Building community among residents in your homeowners association can be a challenge, especially in the world's current environment. People have busy schedules, won’t commit to attending events, aren't ready to be a part of larger gatherings, or simply don’t want to be bothered. However, if you host a gathering and nail it, then they’ll be more apt to attend next time, start getting to know their neighbors, and maybe even start to show interest in getting involved on a committee.
The New Year is upon us! As an HOA board, this may be a good time to consider making resolutions that will help to make it a great year for your homeowners association. These commitments don't have to be profound and they are generally things you should be doing anyway, but it's always good to go back and review things while keeping an eye out for what might be coming your way.
Since a new year is about to begin, this may be a good time for the HOA board to communicate with the Association members about several ways they can help make the community an even better place to live in the next year and beyond. See the list below for ideas to get you started.
There seems to be one in every homeowners association. That one HOA board member that consistently disagrees, goes against the majority, or at the very least enjoys playing devil’s advocate. Do you have a Scrooge – a mean spirited, miserly person – on your Board? There are ways you can deal with them.
You live in a homeowners association and one of the favorite features in your home is the enclosed patio. It’s where you go every morning to sit and enjoy your cup of coffee before beginning the day. As you take a sip, today you notice the peeling paint, cracked concrete, and dying plants. The patio really could use an update. You decide you'll submit your maintenance request at the next HOA board meeting for some new paint, a trellis, small irrigation system, and definitely new concrete.
Fast forward a few months. You’ve learned that your enclosed patio is a “restricted common area.” This means the actual patio belongs to the homeowners association, but can only be used by the owner. So, who is responsible to maintain the patio?
More often than not, a Board may come to the conclusion they no longer need the help of a manager because its members are arrogant, there’s “bad blood,” or it just doesn’t want to pay for the services any longer. A Board may decide it would like to change managers, change to a different management company, or it just doesn’t need the services of a manager at all any longer.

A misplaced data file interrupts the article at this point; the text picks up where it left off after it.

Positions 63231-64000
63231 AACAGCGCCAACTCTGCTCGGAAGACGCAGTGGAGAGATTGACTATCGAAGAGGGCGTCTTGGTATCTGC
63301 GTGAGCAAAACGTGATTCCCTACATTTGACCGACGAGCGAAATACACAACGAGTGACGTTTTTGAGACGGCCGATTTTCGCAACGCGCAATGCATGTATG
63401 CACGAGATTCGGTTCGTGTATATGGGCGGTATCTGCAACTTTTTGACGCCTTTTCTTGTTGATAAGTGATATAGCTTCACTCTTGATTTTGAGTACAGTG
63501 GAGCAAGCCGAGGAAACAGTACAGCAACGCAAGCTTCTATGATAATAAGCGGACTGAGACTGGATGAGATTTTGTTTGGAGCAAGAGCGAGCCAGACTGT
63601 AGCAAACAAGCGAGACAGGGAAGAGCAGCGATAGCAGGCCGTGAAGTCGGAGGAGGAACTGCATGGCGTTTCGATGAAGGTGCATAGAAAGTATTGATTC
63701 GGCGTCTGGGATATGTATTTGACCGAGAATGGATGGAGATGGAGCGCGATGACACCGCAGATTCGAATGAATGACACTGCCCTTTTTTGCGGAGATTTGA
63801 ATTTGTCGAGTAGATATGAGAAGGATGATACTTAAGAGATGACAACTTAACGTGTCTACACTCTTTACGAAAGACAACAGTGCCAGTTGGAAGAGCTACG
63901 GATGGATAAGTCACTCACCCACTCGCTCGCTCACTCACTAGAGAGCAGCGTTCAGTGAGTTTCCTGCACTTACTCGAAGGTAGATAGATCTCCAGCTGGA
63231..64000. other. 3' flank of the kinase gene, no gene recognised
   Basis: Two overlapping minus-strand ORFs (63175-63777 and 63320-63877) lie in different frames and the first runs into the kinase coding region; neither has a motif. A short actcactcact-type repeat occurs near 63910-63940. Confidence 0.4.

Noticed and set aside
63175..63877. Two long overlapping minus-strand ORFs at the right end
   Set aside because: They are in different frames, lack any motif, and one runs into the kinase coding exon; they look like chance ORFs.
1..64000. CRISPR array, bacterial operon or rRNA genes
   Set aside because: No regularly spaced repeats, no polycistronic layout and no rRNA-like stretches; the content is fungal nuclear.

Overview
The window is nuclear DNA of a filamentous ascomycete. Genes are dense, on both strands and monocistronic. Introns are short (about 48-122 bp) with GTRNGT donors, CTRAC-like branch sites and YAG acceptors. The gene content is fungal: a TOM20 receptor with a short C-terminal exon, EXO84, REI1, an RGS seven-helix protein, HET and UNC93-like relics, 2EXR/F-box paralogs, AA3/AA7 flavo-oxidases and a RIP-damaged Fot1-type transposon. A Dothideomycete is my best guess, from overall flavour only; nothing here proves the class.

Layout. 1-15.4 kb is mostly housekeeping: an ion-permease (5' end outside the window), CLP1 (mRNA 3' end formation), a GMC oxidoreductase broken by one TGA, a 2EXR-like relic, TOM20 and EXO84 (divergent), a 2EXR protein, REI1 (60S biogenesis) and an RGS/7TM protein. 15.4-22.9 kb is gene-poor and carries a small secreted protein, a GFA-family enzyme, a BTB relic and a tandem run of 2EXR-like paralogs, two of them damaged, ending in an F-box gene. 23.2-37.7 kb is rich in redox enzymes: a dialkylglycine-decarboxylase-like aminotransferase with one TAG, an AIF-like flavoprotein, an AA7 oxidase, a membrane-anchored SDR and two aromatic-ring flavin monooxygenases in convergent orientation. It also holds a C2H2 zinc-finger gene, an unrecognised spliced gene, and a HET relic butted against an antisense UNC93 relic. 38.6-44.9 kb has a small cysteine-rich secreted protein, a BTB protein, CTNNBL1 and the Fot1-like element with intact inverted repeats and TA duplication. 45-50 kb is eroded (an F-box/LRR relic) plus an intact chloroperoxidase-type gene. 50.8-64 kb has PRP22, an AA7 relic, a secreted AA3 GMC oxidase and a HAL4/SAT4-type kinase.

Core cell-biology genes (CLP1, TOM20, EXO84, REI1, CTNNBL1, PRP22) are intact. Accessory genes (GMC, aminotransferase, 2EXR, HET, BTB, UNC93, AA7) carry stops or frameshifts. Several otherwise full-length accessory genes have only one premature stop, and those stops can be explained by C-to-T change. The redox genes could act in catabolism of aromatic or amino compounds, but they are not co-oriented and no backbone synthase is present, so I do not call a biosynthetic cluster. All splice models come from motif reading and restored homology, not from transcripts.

Sometimes an HOA manager gets the short end of the stick, but it’s part of the job and a small price to pay to help an HOA board effectively manage its homeowners association. The manager is usually seen in one of three ways but there are steps board members can take to help the community see the manager in a whole new light.
As a board member in your homeowners association, you probably hear your fair share of complaints against the rules in your Association. Not only that, but you also have to be a part of enforcing them for the good of the community. Even though you know they are there for a reason, more often then not, the homeowner doesn’t realize the purpose of the rule or isn’t informed on the actions they can take to have it changed if they feel it’s unfair. So what do you do when you come face to face with a homeowner who doesn’t like the rules, and insists they are invasive, unfair and just plain silly?
Read the ideas below so you’re prepared to encourage the next member in your homeowners association who confronts you because they don’t like the rules.
How much does your HOA board know about the community associations industry? Learn some basic facts and numbers, and what they mean for the members of your HOA board and Association community.
Noise is a concern for every resident and because you live in a homeowners association community, it’s important to understand that some degree of noise is to be expected. At the same time, residents need to consider the consequences of their noisy behavior. To keep everyone happy and maintain civility among neighbors, the HOA board asks that you take a few steps to reduce or eliminate annoying noise.